The broken water cycle and cure

MB water cycle then and now

For any area, there is a relationship between the mean precipitation (P) and the assumed mean evaporation (or evapotranspiration, E), under the same boundary conditions. We can use Figure 8 to illustrate this non-linear relationship between P and E which is postulated to increase from 0 to a high value. P increases with E, first slowly and then rapidly. For a land area with favorable boundary conditions (e.g., global average), after the critical point ‘A’ is passed, P will be higher than E, and there will be runoff surplus flowing out through rivers. If P is kept at a level higher than E, the water cycle is stabilized, and the ecosystem is maintained at a healthy, ‘affluent’ condition. However, the critical point ‘A’ is an unstable threshold. If P drops below this value, E will be higher than P, and the system will become ‘insolvent.’12 The lower water evaporation will reduce the local relative humidity and further decrease P. The water cycle will get into a self-propelled destabilizing process, move away from point ‘A’, and finally stabilize at point ‘B’, which corresponds to a desert condition.

Figure 8 MS water cycle today and during GSP.

For MS today, due to the hot and dry boundary conditions on the Sahara and West Asia sides, the precipitation is only about 400 mm/yr corresponding to an evaporation of about 1276 mm/yr. However, the boundary conditions were totally different during GSP. With all the surrounding areas in lush green, the MS freshwater deficit must be proportionally close to the global ocean average if not smaller. Assuming the same evaporation rate, the precipitation in this area would be around 1150 mm/yr (see Figure 8). The majority of the water vapor would become precipitation and circulate inside MB instead of escaping outside. The water cycle was in balance. The seawater inflow through the Strait of Gibraltar must be very small, or even negative.

The water cycle breach and cure

Strong paleoclimate evidence indicates a lush green Sahara started around 12,000 years ago.26,27 The legendary Atlas Empire described by Plato and the inundated Atlantis were likely part of the green Sahara.28 About 5700 years ago, the green Sahara suddenly began to wither from the Atlas Basin, as shown in Figure 9.12 This is the rain shadow area of the Atlas Mountain range. When the water cycle stability in this standalone catchment was broken, the Chotts Megalakes (surface area about 26,000 km2) dried rapidly and the strong rain shadow effect of the Atlas Mountain became fully active. Deserts formed immediately in this area and gradually expanded east and south, like a spreading wildfire powered by the prevailing winds (westerlies in winter and trade winds from spring to fall). This led to desertification and aridification in NAWAM synchronously until this day. Therefore, the breach point of the Sahara is the Chotts Megalakes, due to the loss of their enormous water evaporation at the leading position for the westerlies and trade winds.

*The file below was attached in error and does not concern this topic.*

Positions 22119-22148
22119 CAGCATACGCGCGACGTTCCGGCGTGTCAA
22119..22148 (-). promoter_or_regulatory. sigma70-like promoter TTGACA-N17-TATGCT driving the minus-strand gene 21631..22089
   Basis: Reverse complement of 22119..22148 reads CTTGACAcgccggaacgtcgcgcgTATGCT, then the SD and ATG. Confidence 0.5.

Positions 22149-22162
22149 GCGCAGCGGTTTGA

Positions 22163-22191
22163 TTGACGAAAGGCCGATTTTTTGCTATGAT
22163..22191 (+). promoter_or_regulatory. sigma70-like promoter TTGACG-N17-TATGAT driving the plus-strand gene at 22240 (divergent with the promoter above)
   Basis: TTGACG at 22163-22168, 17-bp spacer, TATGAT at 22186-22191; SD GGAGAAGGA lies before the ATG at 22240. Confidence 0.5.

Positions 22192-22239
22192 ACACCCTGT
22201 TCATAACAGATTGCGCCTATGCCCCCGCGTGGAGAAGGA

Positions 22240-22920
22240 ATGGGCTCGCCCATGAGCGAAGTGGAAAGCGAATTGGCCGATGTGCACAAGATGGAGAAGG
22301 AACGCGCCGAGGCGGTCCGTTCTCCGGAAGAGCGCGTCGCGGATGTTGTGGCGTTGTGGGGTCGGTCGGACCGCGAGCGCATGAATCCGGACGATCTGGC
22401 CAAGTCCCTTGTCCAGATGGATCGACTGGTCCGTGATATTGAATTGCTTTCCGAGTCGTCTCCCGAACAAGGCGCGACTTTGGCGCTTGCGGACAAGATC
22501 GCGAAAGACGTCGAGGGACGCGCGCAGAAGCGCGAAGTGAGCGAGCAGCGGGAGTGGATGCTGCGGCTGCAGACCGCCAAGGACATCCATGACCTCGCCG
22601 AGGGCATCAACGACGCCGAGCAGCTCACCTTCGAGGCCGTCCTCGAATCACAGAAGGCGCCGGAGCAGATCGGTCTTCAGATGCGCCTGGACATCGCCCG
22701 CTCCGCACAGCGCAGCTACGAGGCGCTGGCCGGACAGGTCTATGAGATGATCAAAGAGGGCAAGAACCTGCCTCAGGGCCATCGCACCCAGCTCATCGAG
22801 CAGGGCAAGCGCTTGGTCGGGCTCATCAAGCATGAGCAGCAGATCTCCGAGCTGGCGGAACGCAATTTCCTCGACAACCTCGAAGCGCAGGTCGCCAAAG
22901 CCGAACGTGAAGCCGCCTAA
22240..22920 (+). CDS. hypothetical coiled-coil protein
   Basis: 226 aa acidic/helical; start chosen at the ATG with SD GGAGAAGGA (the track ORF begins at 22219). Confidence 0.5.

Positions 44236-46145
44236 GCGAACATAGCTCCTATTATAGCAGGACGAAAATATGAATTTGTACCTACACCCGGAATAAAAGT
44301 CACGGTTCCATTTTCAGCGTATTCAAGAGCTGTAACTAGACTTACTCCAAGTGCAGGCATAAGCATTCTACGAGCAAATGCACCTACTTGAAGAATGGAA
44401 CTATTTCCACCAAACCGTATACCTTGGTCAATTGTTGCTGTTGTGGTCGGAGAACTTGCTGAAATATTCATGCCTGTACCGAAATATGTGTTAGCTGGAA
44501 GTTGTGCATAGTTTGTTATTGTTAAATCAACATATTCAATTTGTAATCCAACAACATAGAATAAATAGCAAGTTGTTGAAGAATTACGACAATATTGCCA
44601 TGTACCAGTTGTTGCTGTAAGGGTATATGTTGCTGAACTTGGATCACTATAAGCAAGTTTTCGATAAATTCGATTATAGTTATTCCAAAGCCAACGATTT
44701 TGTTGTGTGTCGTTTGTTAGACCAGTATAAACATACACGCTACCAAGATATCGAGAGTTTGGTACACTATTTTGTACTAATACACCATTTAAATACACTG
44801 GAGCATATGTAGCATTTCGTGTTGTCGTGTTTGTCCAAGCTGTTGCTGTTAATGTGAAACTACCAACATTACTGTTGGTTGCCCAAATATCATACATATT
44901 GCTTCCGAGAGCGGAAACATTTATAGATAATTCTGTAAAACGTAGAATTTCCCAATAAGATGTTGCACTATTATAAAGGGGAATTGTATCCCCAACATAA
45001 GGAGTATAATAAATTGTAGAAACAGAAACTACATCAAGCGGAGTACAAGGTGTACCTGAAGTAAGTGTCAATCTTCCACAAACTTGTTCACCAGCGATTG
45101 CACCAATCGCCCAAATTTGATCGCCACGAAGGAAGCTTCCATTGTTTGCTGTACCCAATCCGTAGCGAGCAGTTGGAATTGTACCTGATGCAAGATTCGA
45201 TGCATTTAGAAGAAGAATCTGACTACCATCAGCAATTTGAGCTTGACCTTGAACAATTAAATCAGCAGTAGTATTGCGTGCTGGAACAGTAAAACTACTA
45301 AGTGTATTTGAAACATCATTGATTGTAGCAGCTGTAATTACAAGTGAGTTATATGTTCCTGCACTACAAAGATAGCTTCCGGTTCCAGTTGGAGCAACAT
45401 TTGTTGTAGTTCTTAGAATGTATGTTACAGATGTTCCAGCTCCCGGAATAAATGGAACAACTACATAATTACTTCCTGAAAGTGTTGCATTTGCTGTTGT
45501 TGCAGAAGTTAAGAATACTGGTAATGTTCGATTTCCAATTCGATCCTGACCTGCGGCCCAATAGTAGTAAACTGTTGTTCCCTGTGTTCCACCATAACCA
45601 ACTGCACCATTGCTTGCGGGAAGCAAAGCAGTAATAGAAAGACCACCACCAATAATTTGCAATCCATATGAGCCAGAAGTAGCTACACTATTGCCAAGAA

Figure 9 The NAWAM water cycle breach at Chotts Megalakes in Atlas Basin.

The ultimate solution for the MB freshwater imbalance problem is restoration of the green Sahara through remediation of the identified breach. The best way is to use seawater from MS to initialize the balanced water cycle. A short canal may be excavated from the Gulf of Gabes shore toward the west to the highest point of the Gabes ridge, where a large pumping station can be built. To jolt a rapid recovery, a pumping capacity of 2,500 m3 per second (about the current Nile River average flow rate) can be used. With the increase of the water surface area of the Chott Lakes, the air humidity in the southeast area (leeward side) of Atlas Mountains will increase sharply. Precipitation in the Atlas Basin will increase, and the river systems will be rejuvenated. The best water surface area of the Chotts Megalakes is ~30,000 km2 to optimize the green Sahara water cycle. Then, only a small amount of seawater needs to be pumped to maintain the lake water at the optimum level during dry times. During wet seasons, there will be runoff surplus to be released back to MS, which will dilute the salt concentration in the Chotts Megalakes.


About 1,530 billion m3/yr water vapor escapes the Mediterranean Basin (MB), almost 20 times the Nile River annual discharge. This huge water vapor output significantly boosts the precipitation in the nearby areas and amplifies flood intensity, especially in Western and Northern Europe. Freshwater imbalance is not caused by climate change but a result of desertification, deforestation, water diversion to arid places for irrigation, bad agriculture, etc. In fact, the worsening water disparity and desertification are directly responsible for decreasing cloud covers and rising heatwaves. The MB freshwater imbalance started at the end of the green Sahara period and has been worsening since then. The Sahara desertification is the only cause for this imbalance. The green Sahara ended when the water cycle stability was broken in the Atlas Basin which is located at the leading edge of the African continent for the westerlies and trade winds. Hence the restoration of the green Sahara is the key to cure the MB freshwater imbalance, and there is a prescription for it.


Thanks to Maggie Zhang for editing.

Conflicts of interest

The author declares no conflict of interest.